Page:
Background/aims: As has been the case with other metabolic diseases of the liver in the last decade, orthotopic liver transplantation has been applied to the treatment of Wilson's disease with increasing frequency. The experience at the University of Pittsburg with orthotopic liver transplantation for Wilson's disease is reported.
Methods: Between February 1981 and December 1991, 51 orthotopic liver transplants were performed on 39 patients (16 pediatric, 23 adults) with Wilson's disease. Twenty-two patients were transplanted because of a presentation co-existent with fulminant hepatic failure. Seventeen presented with chronic advanced liver disease with (n=9) or without (n=8) associated neurologic dysfunction.
Results: The rate of primary graft survival (n-39) was 73% and patient survival was 79.4%. No patient mortality occurred beyond 3 weeks post-orthotopic liver transplantation. Survival was butter for those with a chronic advanced liver disease presentation (90%) than it was for those with a fulminant hepatic failure (73%) presentation, but the difference was not statistically significant.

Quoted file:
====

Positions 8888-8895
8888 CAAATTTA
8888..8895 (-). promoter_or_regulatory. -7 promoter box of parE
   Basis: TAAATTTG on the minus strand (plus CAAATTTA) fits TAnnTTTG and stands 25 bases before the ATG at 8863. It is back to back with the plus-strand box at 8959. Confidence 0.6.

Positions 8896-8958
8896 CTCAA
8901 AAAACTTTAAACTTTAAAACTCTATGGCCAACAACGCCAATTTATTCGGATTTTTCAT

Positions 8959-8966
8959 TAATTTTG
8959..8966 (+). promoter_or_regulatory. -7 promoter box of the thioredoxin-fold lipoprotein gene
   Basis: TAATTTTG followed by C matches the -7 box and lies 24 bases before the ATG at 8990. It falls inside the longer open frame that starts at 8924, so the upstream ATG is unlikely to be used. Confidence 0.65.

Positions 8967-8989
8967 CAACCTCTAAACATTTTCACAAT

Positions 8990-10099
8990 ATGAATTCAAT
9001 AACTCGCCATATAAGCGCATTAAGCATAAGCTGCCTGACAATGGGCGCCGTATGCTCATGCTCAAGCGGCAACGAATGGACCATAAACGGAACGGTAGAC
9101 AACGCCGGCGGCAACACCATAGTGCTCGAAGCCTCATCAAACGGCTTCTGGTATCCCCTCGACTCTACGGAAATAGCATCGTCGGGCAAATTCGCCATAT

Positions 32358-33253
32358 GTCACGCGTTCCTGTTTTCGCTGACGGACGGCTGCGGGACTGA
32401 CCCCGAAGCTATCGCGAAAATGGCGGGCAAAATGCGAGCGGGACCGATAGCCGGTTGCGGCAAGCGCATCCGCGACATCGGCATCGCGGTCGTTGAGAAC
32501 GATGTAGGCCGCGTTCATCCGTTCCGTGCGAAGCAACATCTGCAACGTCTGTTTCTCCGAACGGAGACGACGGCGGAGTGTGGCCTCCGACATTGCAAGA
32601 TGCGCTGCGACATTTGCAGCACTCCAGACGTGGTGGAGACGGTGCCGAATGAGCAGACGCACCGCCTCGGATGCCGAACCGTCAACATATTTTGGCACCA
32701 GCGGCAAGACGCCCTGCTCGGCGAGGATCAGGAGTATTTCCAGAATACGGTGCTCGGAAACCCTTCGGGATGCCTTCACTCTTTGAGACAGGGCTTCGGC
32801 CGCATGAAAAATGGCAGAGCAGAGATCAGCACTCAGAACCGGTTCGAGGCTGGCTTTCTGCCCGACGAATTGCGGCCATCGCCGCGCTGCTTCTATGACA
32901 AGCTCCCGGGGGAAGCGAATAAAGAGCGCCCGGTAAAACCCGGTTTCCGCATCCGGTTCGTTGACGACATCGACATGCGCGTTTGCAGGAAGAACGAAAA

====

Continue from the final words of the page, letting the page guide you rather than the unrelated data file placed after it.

Conclusions: 1) Currently, orthotopic liver transplantation is the treatment of choice for Wilson's disease presenting as fulminant hepatic hepatic failure; 2) orthotopic liver transplantation should be considered for patients with Wilson's disease with advanced, chronic liver disease for whom no other therapy is possible; 3)orthotopic liver transplantation only partially corrects the underlying metabolic defect of patients with Wilson's disease and converts the copper kinetics from that characteristic of an individual affected with a homozygous disease to that of an individual who is an obligate heterozygote, thereby effecting a phenotypic cure.